Body And Soul: Equality, Pregnancy, And The Unitary Right To Abortion, Jennifer S. Hendricks Jan 2010

Body And Soul: Equality, Pregnancy, And The Unitary Right To Abortion, Jennifer S. Hendricks

Articles

This Article explores equality-based arguments for abortion rights, revealing both their necessity and their pitfalls. It first uses the narrowness of the "health exception" to abortion regulations to demonstrate why equality arguments are needed--namely because our legal tradition's conception of liberty is based on male experience, no theory of basic human rights grounded in women's reproductive experiences has developed. Next, however, the Article shows that equality arguments, although necessary, can undermine women's reproductive freedom by requiring that pregnancy and abortion be analogized to male experiences. As a result, equality arguments focus on either the bodily or the ...


Litigation Strategies For Dealing With The Indigent Defense Crisis, Eve Brensike Primus Jan 2010

Litigation Strategies For Dealing With The Indigent Defense Crisis, Eve Brensike Primus

Articles

The indigent defense delivery system in the United States is in a state of crisis. Public defenders routinely handle well over 1,000 cases a year, more than three times the number of cases that the American Bar Association says one attorney can handle effectively. As a result, many defendants sit in jail for months before even speaking to their court-appointed lawyers. And when defendants do meet their attorneys, they are often disappointed to learn that these lawyers are too overwhelmed to provide adequate representation. With public defenders or assigned counsel representing more than 80% of criminal defendants nationwide, the ...


Mandatory Employment Arbitration: Keeping It Fair, Keeping It Lawful, Theodore J. St. Antoine Jan 2010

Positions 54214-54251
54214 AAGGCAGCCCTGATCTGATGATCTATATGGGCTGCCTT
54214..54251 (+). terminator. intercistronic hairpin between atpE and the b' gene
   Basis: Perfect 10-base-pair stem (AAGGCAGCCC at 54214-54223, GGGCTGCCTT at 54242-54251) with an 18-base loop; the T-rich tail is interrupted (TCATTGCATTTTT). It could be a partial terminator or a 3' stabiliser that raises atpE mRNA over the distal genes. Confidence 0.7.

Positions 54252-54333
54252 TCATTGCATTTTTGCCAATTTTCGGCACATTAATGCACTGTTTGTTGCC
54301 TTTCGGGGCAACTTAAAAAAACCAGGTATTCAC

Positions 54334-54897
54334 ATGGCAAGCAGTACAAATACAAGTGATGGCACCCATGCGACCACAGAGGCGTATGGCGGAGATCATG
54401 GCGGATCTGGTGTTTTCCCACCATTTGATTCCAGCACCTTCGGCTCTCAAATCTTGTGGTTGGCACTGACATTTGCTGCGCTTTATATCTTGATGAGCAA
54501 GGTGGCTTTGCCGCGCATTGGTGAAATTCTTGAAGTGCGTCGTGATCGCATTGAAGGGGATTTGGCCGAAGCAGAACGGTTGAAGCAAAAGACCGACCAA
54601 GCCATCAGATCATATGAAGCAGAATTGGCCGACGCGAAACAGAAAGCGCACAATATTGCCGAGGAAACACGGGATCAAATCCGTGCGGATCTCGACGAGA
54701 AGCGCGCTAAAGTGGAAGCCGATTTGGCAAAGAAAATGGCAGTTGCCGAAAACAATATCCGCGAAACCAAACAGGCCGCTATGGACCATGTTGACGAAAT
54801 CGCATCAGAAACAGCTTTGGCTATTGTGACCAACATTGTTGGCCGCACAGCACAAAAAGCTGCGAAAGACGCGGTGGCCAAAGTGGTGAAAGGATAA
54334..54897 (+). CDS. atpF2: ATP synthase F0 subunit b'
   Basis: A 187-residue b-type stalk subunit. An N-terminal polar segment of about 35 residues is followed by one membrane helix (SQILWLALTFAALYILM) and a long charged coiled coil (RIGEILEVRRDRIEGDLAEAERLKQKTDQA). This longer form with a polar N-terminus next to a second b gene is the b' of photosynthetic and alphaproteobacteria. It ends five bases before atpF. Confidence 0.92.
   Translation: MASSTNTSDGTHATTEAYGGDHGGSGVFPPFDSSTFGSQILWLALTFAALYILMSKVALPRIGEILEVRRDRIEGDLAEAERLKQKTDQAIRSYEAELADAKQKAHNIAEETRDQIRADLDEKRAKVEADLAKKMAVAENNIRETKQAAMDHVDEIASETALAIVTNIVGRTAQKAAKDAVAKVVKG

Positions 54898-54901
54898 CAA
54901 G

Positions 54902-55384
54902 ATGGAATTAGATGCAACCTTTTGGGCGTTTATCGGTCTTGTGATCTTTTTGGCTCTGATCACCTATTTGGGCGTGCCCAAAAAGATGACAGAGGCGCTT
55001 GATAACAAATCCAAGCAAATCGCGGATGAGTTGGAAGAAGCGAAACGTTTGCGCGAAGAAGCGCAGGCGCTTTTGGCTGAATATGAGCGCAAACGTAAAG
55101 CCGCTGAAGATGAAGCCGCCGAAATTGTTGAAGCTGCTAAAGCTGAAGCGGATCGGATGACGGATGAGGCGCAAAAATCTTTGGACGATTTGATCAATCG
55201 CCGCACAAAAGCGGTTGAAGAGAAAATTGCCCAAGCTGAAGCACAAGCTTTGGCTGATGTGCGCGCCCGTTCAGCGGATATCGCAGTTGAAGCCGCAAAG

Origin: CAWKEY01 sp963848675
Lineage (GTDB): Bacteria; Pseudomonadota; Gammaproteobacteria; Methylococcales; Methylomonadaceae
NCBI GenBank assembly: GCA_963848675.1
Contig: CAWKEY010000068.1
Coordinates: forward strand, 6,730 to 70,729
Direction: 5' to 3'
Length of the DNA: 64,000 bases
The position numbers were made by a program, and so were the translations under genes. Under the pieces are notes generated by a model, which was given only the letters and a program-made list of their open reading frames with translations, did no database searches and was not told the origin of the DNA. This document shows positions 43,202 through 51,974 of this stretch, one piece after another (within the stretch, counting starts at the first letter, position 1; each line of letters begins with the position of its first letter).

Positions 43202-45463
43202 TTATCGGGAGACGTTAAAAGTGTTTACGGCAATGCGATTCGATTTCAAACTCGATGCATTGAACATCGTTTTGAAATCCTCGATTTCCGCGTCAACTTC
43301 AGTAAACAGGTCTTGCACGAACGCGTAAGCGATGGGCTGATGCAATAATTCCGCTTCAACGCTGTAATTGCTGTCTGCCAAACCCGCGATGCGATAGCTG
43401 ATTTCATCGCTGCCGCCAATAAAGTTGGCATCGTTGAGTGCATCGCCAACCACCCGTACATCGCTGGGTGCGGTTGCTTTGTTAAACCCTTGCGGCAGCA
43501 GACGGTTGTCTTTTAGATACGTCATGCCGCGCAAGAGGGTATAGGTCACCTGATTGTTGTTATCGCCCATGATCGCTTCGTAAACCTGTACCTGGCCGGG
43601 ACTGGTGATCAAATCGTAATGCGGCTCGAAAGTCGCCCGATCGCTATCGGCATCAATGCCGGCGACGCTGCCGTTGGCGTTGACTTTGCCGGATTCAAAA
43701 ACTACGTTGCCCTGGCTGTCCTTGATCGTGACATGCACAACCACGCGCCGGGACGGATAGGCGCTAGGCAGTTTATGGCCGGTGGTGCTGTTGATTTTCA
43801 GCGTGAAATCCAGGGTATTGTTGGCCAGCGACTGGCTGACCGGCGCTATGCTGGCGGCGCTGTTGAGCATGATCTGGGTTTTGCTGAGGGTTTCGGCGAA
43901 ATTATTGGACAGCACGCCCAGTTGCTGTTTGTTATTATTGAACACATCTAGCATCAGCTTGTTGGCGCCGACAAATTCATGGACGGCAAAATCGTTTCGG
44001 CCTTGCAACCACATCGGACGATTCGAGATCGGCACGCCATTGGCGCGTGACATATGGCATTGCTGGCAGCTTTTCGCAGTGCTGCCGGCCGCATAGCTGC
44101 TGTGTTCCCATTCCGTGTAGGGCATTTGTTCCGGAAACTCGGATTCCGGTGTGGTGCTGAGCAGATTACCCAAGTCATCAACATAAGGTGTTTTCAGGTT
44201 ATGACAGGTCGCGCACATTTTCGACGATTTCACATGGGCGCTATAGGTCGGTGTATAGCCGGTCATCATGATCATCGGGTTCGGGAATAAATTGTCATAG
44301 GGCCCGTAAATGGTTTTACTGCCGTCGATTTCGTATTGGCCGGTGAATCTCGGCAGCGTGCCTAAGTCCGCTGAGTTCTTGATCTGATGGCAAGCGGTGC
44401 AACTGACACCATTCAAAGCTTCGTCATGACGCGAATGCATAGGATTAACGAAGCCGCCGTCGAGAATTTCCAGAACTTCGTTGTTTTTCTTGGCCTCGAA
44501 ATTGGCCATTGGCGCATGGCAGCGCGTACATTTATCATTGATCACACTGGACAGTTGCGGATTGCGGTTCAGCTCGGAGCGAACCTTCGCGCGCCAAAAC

Mandatory Employment Arbitration: Keeping It Fair, Keeping It Lawful, Theodore J. St. Antoine

Articles

President Obama's election and the Democrats' takeover of Congress, including what was their theoretically filibuster-proof majority in the Senate, have encouraged organized labor and other traditional Democratic supporters to make a vigorous move for some long-desired legislation. Most attention has focused on the Employee Free Choice Act (EFCA). As initially proposed, the EFCA would enable unions to get bargaining rights through signed authorization cards rather than a secret-ballot election, and would provide for the arbitration of first-contract terms if negotiations fail to produce an agreement after four months. The EFCA would apply to the potentially organizable private-sector working population ...


A Structural Vision Of Habeas Corpus, Eve Brensike Primus Jan 2010

A Structural Vision Of Habeas Corpus, Eve Brensike Primus

Articles

As scholars have recognized elsewhere in public law, there is no hermetic separation between individual rights and structural or systemic processes of governance. To be sure, it is often helpful to focus on a question as primarily implicating one or the other of those categories. But a full appreciation of a structural rule includes an understanding of its relationship to individuals, and individual rights can both derive from and help shape larger systemic practices. The separation of powers principle, for example, is clearly a matter of structure, but much of its virtue rests on its promise to help protect the ...


How Much Does It Matter Whether Courts Work Within The "Clearly Marked" Provisions Of The Bill Of Rights Or With The "Generalities" Of The Fourteenth Amendment?, Yale Kamisar Jan 2009

How Much Does It Matter Whether Courts Work Within The "Clearly Marked" Provisions Of The Bill Of Rights Or With The "Generalities" Of The Fourteenth Amendment?, Yale Kamisar

Articles

We know that it really mattered to Justice Hugo Black. As he made clear in his famous dissenting opinion in Adamson v. California] Black was convinced that the purpose of the Fourteenth Amendment was to apply the complete protection of the Bill of Rights to the states.2 And, as he also made plain in his Adamson dissent, he was equally convinced that working with the "specific" or "explicit" guarantees of the first Eight Amendments would furnish Americans more protection than would applying the generalities of the Fourteenth Amendment.3